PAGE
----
You might well feel that this approach carries too much uncertainty for you. Or perhaps you need to have steadier work to feel like your doing something productive with your life. If that’s the case, but you can’t deal with your present job, you could look at the work environment you’re in every day. That could be a major problem.
2. Finding a Better Work Environment
A damaging work environment that overloads you with work and high stress is getting to be the norm. Surveys report 40-50% of US workers work under high stress and need help learning how to manage it. Stress is linked to many health problems, including depression. If you have severe and recurrent depression, a toxic workplace will only intensify your illness.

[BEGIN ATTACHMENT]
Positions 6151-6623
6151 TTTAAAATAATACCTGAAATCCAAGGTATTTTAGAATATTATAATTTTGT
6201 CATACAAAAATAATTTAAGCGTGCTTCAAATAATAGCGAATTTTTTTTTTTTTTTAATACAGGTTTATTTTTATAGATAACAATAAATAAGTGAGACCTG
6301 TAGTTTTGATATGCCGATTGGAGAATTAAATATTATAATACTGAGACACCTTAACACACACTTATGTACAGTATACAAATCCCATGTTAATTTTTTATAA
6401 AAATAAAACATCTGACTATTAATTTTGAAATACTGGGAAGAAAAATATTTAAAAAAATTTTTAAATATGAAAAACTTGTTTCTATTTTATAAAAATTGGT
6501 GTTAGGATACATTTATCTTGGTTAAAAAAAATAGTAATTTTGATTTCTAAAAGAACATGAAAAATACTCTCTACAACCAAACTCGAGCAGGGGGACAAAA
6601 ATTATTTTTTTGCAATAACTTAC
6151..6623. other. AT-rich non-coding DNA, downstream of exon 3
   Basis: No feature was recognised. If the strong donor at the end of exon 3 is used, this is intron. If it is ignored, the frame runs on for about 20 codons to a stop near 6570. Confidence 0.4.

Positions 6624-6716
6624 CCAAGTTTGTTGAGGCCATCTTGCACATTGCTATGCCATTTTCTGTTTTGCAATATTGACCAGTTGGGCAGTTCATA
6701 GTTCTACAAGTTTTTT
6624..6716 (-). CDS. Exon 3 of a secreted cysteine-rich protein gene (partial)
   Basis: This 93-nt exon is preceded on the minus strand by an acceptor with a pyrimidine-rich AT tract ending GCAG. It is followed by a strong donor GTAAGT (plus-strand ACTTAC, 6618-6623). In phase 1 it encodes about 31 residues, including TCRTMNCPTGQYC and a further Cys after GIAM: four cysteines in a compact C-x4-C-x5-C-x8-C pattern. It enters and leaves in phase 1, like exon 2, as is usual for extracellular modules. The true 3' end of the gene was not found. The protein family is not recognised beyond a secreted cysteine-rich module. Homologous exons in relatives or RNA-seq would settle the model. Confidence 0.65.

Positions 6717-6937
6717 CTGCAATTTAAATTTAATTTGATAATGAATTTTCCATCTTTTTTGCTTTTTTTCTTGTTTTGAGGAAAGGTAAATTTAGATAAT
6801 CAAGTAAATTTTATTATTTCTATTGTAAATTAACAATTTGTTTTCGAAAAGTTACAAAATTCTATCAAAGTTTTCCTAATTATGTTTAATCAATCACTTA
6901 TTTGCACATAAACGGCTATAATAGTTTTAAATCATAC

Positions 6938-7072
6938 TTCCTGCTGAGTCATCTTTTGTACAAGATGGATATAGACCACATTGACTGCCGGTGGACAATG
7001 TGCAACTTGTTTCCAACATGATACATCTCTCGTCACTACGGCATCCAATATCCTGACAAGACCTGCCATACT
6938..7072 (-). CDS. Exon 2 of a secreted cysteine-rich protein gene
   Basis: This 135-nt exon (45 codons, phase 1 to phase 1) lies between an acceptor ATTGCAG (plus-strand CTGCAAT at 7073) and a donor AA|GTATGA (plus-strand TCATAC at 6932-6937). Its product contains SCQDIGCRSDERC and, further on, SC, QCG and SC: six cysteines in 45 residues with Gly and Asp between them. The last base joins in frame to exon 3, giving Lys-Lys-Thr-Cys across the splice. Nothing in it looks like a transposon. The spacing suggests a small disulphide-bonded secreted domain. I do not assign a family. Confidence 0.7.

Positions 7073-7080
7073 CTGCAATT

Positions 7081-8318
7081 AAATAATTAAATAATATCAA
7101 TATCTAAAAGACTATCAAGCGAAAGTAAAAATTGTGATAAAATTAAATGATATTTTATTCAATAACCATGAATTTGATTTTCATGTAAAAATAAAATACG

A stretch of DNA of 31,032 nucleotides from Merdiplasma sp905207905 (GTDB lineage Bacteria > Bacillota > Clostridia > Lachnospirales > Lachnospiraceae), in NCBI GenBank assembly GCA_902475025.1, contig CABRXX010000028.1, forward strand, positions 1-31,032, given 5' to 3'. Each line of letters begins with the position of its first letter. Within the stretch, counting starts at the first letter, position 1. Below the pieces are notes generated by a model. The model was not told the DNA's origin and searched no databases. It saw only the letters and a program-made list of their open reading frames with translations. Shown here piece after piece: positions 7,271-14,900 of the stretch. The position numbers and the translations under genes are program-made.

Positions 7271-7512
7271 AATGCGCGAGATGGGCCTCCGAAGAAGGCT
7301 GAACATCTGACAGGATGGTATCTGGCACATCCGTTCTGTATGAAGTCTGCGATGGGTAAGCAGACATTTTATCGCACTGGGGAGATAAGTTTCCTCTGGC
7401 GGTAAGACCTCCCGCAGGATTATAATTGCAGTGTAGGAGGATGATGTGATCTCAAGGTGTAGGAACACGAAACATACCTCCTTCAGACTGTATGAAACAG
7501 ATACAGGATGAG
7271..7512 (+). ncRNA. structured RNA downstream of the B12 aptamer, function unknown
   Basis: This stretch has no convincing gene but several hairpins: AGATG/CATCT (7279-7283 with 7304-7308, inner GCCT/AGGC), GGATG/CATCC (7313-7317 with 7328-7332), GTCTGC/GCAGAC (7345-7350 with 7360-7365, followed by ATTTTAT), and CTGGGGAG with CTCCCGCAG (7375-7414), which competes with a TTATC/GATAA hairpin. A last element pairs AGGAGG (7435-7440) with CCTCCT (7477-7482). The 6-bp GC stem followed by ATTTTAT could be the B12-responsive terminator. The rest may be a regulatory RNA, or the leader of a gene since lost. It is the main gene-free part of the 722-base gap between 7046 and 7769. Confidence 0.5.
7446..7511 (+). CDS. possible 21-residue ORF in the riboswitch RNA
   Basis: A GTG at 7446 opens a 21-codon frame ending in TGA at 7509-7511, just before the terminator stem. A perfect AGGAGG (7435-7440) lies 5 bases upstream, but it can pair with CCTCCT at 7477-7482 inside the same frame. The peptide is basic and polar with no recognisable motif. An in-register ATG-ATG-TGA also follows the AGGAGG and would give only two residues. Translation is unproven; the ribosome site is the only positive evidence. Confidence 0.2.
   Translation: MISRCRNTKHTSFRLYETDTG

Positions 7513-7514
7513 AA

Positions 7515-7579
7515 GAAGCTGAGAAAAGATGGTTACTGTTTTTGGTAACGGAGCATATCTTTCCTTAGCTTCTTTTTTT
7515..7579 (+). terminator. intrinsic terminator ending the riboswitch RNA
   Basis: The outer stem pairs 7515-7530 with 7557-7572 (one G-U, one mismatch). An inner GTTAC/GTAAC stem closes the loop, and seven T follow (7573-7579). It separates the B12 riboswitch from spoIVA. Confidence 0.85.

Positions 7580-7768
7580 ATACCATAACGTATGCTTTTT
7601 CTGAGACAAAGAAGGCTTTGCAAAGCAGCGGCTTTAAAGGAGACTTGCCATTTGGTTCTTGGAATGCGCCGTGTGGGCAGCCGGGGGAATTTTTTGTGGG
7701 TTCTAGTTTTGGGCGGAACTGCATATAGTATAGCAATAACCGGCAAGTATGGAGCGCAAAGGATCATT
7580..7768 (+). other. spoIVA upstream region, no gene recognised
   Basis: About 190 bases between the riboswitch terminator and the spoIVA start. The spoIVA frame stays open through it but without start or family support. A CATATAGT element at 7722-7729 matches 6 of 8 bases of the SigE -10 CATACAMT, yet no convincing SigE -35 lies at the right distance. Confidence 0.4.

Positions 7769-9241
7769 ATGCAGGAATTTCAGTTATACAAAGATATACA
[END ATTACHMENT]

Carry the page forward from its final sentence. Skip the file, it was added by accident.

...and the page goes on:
As Tony Giordano describes his experience in It’s Not All In Your Head, his workplace had become punishing, abusive and unfair. He faced a combination of impossible deadlines, job insecurity, backbiting among workers fearing for their jobs and managers taking out their own shortcomings on staff. Combined with depression, these conditions gradually undermined his ability to function.
If you’re trying to manage a job in a workplace like that, while also living with major depression, you could run the risk of a collapse like the one Giordano went through. You may have to find a better work environment, hard as it is to find one, just to keep going.